In terms of increasing the use of specialized site identification companies, the expectation is greater for respondents at large pharma companies compared to non-large pharma, 76 percent versus 60 percent, respectively. Several respondents said that specialized outside consultants assist their companies with this activity. One respondent shared that consultants provide “identification and qualification of potential sites, management of clinical sites, and clinical trial agreements.” Another respondent specifically commented, “Finding high-recruiting academic sites with special patient populations.”


Indeed, if “show me the patients” wasn’t already being uttered (hollered?) across this industry, it is now for multiple reasons. Of course, patient access and patient recruitment are by no means new challenges for the sponsors facing them and the providers accommodating them. The new challenge ahead is navigating these pain points during present times. Companies prepandemic were already looking to providers for help. After all, improving the human condition doesn’t stop because the sky falls. But, it will require some heavy cloud lifting.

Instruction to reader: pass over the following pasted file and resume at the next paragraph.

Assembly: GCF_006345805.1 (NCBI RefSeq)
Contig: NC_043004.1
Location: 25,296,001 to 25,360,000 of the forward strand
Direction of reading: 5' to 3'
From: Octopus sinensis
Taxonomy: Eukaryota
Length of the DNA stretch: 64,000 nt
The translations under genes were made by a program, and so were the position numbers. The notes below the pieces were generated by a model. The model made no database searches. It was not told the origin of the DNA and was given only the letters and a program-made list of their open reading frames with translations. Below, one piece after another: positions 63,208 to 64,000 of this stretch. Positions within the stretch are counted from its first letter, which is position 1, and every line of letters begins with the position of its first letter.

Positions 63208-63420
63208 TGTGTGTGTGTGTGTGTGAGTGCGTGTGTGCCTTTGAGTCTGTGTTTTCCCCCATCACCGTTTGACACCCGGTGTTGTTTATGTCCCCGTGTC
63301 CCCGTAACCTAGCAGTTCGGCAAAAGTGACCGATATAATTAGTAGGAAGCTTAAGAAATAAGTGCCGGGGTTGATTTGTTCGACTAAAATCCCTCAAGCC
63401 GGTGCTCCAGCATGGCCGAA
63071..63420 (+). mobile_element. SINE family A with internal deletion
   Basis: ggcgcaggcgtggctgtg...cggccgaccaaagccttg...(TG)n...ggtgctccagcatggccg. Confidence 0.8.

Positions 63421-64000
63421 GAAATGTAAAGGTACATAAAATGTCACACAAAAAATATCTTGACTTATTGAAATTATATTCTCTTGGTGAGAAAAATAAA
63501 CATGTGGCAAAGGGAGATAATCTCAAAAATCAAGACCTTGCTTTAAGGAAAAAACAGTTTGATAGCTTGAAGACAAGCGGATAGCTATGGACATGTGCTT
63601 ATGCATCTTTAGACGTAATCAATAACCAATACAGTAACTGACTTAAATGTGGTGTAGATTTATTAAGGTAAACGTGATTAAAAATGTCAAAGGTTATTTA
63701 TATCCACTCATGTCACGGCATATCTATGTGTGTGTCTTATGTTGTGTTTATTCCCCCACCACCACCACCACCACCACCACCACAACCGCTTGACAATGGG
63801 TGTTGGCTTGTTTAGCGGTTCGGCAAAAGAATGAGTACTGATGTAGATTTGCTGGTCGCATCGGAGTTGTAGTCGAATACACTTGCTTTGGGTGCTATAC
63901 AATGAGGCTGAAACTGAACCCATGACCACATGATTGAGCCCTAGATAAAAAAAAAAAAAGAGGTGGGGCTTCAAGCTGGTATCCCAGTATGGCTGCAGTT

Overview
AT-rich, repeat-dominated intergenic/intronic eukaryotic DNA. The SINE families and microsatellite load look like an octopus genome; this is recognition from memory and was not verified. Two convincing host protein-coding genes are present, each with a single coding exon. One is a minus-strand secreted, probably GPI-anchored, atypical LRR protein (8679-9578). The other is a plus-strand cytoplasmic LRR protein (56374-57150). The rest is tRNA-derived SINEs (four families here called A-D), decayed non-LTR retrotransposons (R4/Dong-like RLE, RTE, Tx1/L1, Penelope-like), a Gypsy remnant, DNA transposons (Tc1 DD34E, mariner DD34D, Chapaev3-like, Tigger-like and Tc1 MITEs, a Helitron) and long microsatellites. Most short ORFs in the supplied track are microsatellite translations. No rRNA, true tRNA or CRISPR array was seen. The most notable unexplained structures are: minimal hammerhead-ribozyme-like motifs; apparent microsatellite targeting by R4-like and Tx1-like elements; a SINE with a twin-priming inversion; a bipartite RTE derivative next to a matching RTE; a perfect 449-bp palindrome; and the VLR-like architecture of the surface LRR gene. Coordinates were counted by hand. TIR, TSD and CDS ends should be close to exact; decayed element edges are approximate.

SHERRY HUBBARD-BEDNASZ is market research director at Industry Standard Research.

Survey Methodology: Industry Standard Research is a full-service market research provider to the pharma and pharma services industries. ISR’s CRO Quality Benchmarking research is conducted annually via an online survey. For the 2020 CRO Awards data, more than 60 service providers were evaluated on over 20 different performance metrics. Research participants were recruited from biopharmaceutical and medical device companies of all sizes and were screened for decision-making influence and authority when it comes to working with CROs. Respondents only evaluate companies with which they have worked on an outsourced project within the past 18 months. This level of qualification ensures that quality ratings come from actual involvement with a business and that companies identified as leaders are backed by experiential data.